On the Jamaican side of Leslie’s family, working as a gardener or land-based person wasn’t a source of pride. It didn’t represent progress as a people, as a family. She recalls, To leave law and become a farmer/gardener I had to question a lot of things. ‘What is happiness? What is success? What is important to me?’ After several years of a self-directed farm, garden, and growing education in the form of apprenticeships in Jamaica and Nevada County, California, her career moved quickly. She founded her first business, Star Apple Edible Gardens, cowrote her first book, The Beautiful Edible Garden (2013), and moved on to founding her second business, Pine House Edible Gardens.

Early Victorians used the term pine house for conservatories, which were often built to grow pineapples—a plant the colonial plant-hunting, turn-of-the-eighteenth-century English adored and coveted. This was a moment where Jamaica and England met in the horticultural world, and while there are a lot of layers to that story, I chose the name anyway, because I continue to find that moment where cultures come together around plants to be really interesting. It is complex—there is cruelty, pain, and exploitation—and there is also rich exchange.

One of the more exciting explorations in Leslie’s work—dating back to her early legal academic life—is wrapped up in her interest in cultural property, things like national parks, state trees or flowers, skylines, coastlines, and concepts that are owned by whole cultures. What and who is a gardener and who are gardens for? Leslie muses. Gardening in the United States is highly racialized—assigned as a value, activity, and identity for white, middle-class culture—not so much people of color—and yet, we all garden! Unsaid cultural tags get assigned—whose cultural property is this and who decided this? As I’ve worked in this field, it’s become apparent to me how important it is to reframe edible gardening (and gardening generally).

Leslie and her collaborators, Seven Asefaha and Elizabeth D. Foggie, on the first Black Sanctuary Garden at the Alena Museum in West Oakland.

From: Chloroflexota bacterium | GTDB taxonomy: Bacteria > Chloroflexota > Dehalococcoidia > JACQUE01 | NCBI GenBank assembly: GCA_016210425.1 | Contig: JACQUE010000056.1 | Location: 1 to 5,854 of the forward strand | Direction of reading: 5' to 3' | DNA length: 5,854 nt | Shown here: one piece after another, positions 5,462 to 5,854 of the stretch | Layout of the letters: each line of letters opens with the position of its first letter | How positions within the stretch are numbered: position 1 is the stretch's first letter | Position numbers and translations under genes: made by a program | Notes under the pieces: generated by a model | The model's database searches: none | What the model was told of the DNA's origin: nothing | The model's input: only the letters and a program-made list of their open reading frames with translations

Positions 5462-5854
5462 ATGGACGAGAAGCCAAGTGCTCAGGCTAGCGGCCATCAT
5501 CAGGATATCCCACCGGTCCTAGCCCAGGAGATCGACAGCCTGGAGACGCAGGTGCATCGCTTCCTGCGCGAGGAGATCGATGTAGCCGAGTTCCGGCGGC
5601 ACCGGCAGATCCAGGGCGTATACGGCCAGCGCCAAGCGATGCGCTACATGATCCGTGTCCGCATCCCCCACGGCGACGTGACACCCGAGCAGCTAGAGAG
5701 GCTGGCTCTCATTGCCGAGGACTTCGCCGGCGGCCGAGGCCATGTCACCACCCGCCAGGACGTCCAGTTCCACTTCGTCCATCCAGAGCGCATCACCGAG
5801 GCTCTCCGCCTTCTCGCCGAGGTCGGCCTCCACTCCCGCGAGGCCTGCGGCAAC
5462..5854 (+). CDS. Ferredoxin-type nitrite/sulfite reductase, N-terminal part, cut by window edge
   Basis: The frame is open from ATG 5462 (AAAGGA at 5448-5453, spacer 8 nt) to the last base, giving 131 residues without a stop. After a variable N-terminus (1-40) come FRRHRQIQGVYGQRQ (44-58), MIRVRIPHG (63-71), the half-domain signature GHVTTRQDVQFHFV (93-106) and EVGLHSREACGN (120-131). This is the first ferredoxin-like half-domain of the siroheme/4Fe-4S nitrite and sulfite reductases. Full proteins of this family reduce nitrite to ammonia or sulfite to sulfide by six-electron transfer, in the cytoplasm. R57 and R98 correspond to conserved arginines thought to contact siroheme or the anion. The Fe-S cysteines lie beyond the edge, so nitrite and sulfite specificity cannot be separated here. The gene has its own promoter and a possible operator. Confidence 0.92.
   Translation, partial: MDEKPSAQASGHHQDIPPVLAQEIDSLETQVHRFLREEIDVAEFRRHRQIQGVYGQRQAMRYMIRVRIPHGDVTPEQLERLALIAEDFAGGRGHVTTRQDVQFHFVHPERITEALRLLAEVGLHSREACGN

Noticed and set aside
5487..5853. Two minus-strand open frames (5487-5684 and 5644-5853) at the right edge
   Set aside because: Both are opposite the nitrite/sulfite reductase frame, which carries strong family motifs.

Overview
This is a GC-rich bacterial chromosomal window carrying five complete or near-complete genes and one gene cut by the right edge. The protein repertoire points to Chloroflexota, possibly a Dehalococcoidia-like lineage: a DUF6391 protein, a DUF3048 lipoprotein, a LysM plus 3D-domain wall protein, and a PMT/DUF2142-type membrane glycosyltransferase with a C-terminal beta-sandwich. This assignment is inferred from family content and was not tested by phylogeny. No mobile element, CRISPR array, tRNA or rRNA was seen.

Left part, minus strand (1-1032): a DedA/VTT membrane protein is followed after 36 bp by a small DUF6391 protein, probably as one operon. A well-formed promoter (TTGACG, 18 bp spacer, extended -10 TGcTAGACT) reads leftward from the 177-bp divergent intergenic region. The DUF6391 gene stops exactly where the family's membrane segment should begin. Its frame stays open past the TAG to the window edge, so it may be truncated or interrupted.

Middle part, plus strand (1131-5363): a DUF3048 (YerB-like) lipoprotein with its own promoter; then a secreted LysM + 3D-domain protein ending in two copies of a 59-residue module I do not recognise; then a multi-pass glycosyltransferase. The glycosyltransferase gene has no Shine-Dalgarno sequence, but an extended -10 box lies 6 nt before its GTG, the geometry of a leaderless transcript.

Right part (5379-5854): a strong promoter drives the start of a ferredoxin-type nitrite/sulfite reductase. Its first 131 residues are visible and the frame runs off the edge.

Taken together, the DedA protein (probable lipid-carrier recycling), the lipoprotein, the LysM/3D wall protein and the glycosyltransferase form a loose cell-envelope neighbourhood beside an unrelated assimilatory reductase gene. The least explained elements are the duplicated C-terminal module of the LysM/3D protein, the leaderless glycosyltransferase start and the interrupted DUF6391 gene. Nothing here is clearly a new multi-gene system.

Since 2014, Leslie’s work has consciously included creating garden spaces that center on people of color, building on their cultural backgrounds and lives to guide the shape of a garden space, and "using plants that provide food, flowers, and medicine relevant to their specific experiences. In other words, in my garden design work I am trying to literally make space for people of color in the landscape of American gardening."

Leslie puts her name, face, and voice out there in the world as a model of what a black woman gardener, designer, and businesswoman looks like and can accomplish. She works to embody her mission in all aspects of her business, from hiring to training and supporting her employees: I try to hire a diverse team, to provide the support needed for employees of color to thrive in a white-dominated industry, and to celebrate and shine light on the contributions of all members of my team.

Leslie designed this garden for a family of Chinese American heritage. In it, she’s layered traditional Asian edible plants, including loquat, guava, edible bamboo, and persimmon, with drought-tolerant, climate-adapted native plants of California, such as manzanita and spring-blooming poppies.

Her space-making includes creating gardens of beauty and meaning for clients of diverse cultural backgrounds. And her designs benefit not only her clients but also their neighbors, impacting the look and feel, or garden literacy, of the shared outdoor living space.